Skip to content Skip to navigation

Jonathan Calm

Jonathan Calm

Assistant Professor
Art Practice


A native New Yorker, Jonathan Calm is a visual artist in the media of photography and video whose work combines as well as challenges the aesthetic and ideological tenets of architecture, documentary journalism and sculpture. A central theme of his work is the relationship between photography and urban architecture, and the powerful role of images in the way architectural constructs shape the lives of individuals and communities.

The proliferation of photographic imagery online and the sharing of pictures and footage through social media at ever increasing rates have arguably made photography the most important medium of our time, with a creative potential to foster, build and strengthen communal ties. Calm channels and develops his research into an aesthetic vision that features reflective (contemplation- and analysis-based) and interventionist, activist aspects. He explores how technologies of representation determine the cityscape, and uses these technologies to produce images that contribute to the implementation of a more functional, integrated urbanism.

Over recent years, Calm has primarily explored the socio-cultural, historical and geopolitical imprint of public housing on both sides of the Atlantic, tracing the onslaught of the American 'project' back to its European Modernist roots across a palimpsest of visionary theoretical predicates and harsh urban realities, with an eye toward ever more critical reinvention of communal city life. His 'Legacy' series (2010) was inspired by a 2008 research trip - funded by an Art Matters grant - to visit and document local housing complexes in Marseille, and to photograph houses by the great Modernist architects (Le Corbusier, Ludwig Mies van der Rohe, Walter Gropius) whose work spearheaded the utopian conception and development of public housing.

Calm's art practice is international in scope and has been featured in numerous solo and group exhibitions, including 'Frequency' at the Studio Museum in Harlem (2005); 'Role Play' at the Tate Britain (2006); 'Black Is, Black Ain’t' at the University of Chicago’s Renaissance Society (2008); 'Streetwise' at the Reina Sophia Museum in Madrid (2008) and the Chelsea Art Museum (2011); 'deCordova Biennial’ at the deCordova Sculpture Park and Museum (2013); and 'Rooted Movements' at LMAKprojects in New York City (2014). Numerous publications, among which The New York Times, Art in America, The New Yorker, The Village Voice, Artforum and The Washington Post, have given significant mention to his work.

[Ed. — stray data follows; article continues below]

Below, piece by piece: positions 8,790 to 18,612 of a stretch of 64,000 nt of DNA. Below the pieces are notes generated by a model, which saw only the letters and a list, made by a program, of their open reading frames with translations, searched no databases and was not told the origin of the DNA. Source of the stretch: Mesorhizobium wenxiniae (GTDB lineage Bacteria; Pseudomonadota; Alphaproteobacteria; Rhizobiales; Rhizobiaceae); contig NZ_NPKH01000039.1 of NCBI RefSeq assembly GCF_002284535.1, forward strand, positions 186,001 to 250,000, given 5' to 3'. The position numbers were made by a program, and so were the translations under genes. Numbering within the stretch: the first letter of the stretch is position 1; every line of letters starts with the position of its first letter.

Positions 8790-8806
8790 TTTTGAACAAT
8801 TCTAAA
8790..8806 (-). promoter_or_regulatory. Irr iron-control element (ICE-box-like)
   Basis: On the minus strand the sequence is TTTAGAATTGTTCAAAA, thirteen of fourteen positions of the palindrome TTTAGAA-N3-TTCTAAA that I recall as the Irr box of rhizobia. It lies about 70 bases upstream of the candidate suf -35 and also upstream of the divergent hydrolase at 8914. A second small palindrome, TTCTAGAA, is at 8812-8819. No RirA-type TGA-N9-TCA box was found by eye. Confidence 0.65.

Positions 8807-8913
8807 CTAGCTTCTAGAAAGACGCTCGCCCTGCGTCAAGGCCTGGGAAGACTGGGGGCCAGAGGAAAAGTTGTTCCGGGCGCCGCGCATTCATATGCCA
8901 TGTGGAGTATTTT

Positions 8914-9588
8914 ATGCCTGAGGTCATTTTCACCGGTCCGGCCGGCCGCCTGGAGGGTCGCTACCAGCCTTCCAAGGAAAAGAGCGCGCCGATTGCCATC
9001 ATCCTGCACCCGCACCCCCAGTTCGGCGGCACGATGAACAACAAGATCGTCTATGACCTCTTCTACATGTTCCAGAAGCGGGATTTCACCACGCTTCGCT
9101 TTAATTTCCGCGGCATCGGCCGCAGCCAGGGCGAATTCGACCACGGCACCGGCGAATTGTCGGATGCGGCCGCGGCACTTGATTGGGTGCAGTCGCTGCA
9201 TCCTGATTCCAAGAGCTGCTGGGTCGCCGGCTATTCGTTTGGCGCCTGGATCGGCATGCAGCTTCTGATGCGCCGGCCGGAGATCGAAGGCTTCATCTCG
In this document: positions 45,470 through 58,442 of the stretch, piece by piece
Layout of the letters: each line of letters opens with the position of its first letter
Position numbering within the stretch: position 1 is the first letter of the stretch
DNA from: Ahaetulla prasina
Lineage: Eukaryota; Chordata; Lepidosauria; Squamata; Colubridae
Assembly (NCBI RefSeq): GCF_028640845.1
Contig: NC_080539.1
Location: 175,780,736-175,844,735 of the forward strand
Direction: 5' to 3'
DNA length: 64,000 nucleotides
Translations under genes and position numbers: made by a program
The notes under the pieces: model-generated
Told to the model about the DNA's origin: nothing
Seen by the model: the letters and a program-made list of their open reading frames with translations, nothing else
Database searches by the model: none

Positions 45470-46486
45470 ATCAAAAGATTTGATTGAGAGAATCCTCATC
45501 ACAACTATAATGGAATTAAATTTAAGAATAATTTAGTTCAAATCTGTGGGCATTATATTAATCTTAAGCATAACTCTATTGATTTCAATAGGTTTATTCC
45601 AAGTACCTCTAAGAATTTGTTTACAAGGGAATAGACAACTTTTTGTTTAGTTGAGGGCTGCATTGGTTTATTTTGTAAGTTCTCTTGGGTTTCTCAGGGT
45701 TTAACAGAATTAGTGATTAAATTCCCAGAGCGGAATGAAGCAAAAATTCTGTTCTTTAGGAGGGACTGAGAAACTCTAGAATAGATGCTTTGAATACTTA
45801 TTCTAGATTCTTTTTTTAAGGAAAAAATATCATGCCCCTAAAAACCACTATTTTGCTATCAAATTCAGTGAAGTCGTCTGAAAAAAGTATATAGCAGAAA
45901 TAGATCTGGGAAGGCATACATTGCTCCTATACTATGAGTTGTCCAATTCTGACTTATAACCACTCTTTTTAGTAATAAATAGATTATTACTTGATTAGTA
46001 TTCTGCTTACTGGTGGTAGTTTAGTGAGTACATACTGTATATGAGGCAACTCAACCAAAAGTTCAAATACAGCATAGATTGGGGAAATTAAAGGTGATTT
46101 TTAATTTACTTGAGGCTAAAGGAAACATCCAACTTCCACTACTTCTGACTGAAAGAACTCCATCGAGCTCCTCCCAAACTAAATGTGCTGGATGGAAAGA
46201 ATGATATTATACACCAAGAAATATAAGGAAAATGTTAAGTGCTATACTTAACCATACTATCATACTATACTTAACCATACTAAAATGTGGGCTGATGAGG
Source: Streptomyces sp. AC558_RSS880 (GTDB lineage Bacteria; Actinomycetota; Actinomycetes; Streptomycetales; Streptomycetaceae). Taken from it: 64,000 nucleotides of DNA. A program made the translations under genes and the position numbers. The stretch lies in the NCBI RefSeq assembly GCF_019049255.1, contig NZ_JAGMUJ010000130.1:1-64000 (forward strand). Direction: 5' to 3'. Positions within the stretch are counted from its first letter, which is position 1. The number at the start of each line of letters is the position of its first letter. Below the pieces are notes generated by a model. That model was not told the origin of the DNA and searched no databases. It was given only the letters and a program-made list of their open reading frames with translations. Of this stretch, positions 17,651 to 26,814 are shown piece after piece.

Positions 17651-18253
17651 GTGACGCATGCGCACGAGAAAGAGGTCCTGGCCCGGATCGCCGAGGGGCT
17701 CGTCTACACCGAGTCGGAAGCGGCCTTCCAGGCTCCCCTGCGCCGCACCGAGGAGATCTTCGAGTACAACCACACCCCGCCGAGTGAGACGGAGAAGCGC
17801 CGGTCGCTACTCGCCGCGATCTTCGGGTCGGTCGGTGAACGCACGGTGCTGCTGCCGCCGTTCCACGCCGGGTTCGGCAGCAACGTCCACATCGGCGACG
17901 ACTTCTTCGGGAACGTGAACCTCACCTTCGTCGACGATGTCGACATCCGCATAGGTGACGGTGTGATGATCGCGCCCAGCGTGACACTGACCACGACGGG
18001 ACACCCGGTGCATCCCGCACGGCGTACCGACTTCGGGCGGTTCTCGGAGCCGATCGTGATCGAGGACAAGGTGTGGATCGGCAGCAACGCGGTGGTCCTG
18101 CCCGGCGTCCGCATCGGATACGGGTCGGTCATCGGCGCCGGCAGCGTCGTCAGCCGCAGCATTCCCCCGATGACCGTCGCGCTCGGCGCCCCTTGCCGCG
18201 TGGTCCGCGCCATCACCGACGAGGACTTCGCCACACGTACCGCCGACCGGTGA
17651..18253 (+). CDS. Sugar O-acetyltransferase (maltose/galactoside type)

March 8, 2018

Registration is not required. This program is free and open to the public.

Cantor Arts Center, Auditorium


October 1, 2019 to December 7, 2019
Stanford Art Gallery
August 1, 2019 to August 30, 2019
Coulter Art Gallery
June 6, 2019 to June 17, 2019
Gunn Foyer, McMurtry Building
July 24, 2018 to August 26, 2018
June 8, 2018 to June 22, 2018
Gunn Foyer & Vitrine Gallery
January 23, 2018 to March 18, 2018
May 1, 2017 to May 8, 2017
Mohr Student Gallery
February 7, 2017 to March 24, 2017
October 4, 2016 to December 4, 2016
Thomas Welton Stanford Art Gallery
January 11, 2016 to February 28, 2016
Coulter Art Gallery

Related News

Oct 8 2019 | KQED
When African-American travelers wanted to drive across the U.S. in the Jim Crow era, they consulted a guidebook specially made and marketed to the growing Black middle class...